Popular drug combo could send your blood sugar tumbling

If you suffer from diabetes, you know just how terrifying a low blood sugar episode can be.

One moment you’re feeling fine — and the next you’re dizzy, your heart is racing, and you’re breaking out in a sweat.

And if you don’t get help fast, you could end up flat on your back – or even fighting for your life.

But even if you’re monitoring your diabetes like a hawk, researchers are warning that you could be at greater risk than ever for a dangerous and sudden blood sugar crash.

And it’s all thanks to a common drug duo that doctors should have stopped prescribing years ago.

Double trouble
Diabetes is one disease that practically comes with an instruction manual.

You’re told what to eat… how often to prick your finger… and exactly when to take your meds.

But, believe it or not, there’s one time when following doctor’s orders can put you on the fast track to hypoglycemia, a dangerous drop in your blood sugar.

And that’s when he prescribes you a certain type of antibiotics to treat an infection.

Researchers at the University of Texas found that combining a class of diabetes drugs, called sulfonylureas (like Diabeta, Micronase, Glynase, Prestab, Glucotrol, and Amaryl) with certain kinds of antibiotics is a major cause of hypoglycemia in seniors.

Antibiotics linked to this dangerous side effect include Cipro, Levaquin, Biaxin, Bactrim and Flagyl.

And previous research found two more – Avelox and Diflucan – to have a similar effect on blood sugar.

You see, it turns out these antibiotics actually interfere with how your body metabolizes diabetes drugs, which can make them even more potent.

And that can send your blood sugar tumbling like the stock market on a bad day.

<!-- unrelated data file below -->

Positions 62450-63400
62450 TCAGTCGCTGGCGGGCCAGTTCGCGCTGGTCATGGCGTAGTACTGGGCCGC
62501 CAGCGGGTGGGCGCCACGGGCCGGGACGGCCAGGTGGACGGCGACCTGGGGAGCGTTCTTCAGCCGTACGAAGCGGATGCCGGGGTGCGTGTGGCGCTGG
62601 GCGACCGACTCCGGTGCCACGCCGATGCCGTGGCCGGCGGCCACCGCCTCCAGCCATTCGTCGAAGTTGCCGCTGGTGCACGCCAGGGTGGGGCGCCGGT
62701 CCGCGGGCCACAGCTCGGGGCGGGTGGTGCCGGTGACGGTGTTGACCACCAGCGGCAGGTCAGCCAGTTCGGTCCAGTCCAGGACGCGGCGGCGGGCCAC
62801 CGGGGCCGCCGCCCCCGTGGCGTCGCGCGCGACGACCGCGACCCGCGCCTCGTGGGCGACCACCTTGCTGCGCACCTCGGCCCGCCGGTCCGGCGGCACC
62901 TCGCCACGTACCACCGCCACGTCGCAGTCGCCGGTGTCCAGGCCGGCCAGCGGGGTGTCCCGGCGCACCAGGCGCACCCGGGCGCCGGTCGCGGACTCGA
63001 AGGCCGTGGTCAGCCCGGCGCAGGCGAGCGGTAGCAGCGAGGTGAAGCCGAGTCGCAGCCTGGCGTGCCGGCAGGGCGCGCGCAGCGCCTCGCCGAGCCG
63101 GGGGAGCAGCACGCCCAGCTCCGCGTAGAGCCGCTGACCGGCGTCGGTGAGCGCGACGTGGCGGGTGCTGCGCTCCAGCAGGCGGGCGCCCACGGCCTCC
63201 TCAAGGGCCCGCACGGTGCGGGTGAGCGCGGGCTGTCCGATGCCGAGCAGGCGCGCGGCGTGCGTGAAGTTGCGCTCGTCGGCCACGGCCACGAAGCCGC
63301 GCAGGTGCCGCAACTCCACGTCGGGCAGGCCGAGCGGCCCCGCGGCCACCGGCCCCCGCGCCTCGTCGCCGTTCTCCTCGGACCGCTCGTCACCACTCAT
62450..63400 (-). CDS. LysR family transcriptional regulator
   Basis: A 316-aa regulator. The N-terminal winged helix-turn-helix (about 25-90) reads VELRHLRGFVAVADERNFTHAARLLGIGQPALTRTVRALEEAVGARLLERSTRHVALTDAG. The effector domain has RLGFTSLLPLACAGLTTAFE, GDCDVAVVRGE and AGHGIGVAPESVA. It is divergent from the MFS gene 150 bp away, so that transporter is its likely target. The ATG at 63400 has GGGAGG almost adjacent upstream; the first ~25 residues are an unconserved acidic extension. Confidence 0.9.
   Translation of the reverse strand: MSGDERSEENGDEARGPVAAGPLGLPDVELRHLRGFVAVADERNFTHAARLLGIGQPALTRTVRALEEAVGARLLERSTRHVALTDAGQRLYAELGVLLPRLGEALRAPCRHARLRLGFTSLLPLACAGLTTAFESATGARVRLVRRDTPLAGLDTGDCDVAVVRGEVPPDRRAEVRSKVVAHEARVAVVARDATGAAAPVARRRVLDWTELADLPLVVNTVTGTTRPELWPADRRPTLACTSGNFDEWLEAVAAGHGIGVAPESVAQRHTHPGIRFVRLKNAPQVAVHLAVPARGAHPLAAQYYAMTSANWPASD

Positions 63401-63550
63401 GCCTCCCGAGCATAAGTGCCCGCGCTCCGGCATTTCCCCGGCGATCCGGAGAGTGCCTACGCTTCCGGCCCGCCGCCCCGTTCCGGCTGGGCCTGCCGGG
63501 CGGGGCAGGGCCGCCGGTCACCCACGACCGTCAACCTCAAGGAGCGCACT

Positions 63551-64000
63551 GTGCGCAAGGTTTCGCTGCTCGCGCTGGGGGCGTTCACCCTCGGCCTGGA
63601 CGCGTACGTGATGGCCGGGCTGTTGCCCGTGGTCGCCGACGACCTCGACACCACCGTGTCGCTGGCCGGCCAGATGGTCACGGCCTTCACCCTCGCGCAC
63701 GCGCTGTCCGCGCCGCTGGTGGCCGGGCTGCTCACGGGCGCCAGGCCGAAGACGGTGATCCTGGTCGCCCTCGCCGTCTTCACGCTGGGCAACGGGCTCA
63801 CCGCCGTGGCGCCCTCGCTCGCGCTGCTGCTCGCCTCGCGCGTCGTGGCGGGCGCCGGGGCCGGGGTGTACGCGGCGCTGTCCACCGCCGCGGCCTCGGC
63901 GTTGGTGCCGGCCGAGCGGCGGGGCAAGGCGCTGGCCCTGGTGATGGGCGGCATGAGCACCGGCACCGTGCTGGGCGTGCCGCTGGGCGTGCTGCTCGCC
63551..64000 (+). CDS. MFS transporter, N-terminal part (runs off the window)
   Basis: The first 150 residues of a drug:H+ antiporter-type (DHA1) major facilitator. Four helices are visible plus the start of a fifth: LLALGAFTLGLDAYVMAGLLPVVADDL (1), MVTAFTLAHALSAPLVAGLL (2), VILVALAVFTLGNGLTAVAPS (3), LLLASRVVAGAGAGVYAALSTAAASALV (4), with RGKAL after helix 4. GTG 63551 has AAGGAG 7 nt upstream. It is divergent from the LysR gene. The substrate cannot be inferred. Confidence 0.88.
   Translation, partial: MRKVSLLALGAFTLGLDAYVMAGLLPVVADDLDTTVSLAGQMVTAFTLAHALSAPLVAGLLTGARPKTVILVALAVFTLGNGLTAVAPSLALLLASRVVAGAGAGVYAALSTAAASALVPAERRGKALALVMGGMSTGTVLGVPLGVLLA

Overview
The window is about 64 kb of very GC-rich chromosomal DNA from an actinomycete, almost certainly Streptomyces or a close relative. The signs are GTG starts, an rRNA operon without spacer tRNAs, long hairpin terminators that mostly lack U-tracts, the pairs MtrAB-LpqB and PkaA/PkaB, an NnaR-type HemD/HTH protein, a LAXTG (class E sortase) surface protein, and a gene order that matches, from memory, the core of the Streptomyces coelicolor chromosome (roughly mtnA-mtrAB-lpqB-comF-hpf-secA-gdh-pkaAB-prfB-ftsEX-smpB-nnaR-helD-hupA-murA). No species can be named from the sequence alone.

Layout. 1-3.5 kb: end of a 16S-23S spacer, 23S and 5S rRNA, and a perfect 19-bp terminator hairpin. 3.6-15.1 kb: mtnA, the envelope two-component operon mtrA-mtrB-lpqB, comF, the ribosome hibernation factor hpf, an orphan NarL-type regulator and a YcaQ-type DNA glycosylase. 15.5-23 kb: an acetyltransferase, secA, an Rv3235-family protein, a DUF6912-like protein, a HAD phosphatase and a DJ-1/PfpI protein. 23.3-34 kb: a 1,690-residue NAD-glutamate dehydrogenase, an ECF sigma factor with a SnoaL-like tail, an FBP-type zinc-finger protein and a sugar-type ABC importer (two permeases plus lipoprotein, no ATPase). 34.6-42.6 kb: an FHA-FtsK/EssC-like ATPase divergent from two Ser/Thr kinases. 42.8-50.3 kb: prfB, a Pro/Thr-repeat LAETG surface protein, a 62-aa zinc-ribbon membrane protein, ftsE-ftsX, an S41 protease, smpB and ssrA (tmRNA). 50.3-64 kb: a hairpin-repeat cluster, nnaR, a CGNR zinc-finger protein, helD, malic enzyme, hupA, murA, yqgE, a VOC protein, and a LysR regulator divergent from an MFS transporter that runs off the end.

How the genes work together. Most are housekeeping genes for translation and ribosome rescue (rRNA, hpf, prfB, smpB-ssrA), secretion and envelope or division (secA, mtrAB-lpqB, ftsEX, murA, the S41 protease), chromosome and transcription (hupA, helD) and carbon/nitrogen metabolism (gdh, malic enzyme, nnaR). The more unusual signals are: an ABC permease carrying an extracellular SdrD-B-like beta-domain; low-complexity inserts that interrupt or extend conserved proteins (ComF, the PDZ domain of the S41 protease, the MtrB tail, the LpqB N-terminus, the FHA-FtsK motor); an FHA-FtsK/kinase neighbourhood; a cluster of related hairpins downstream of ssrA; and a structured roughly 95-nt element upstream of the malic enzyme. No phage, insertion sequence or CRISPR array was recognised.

The good news is that we’ve known about this risk for a while.

The bad news? Nobody seems to be paying attention.

In fact, three years ago researchers linked these antibiotics to severe blood sugar swings. It was supposed to be a “wake-up call for doctors” – but it looks like lots of them hit the snooze button, because these antibiotics are still handed out to diabetics like crazy.

And the problem may be even worse than the Texas researchers found. That’s because their study only looked at hospitalizations and ER visits, so there were probably an untold number of low blood sugar cases that were never counted.

Of course, if you or someone you love has diabetes, there are a few things you can do to stay safe. For example:

  • If you’re prescribed an antibiotic, make sure it’s not one of those listed above. If it is, ask if you can take another kind.
  • While on antibiotics, be sure to monitor your glucose levels more often, and be on the lookout for any symptoms of low blood sugar.
  • And, most importantly, always ask if you really need to be taking an antibiotic at all. Studies have shown that they’re regularly handed out for conditions, like common colds, that they can’t help and were never meant to treat.

“Several antibiotics tied to hypoglycemia in patients on sulfonylureas” Will Boggs MD, Reuters Health, annalsoflongtermcre.com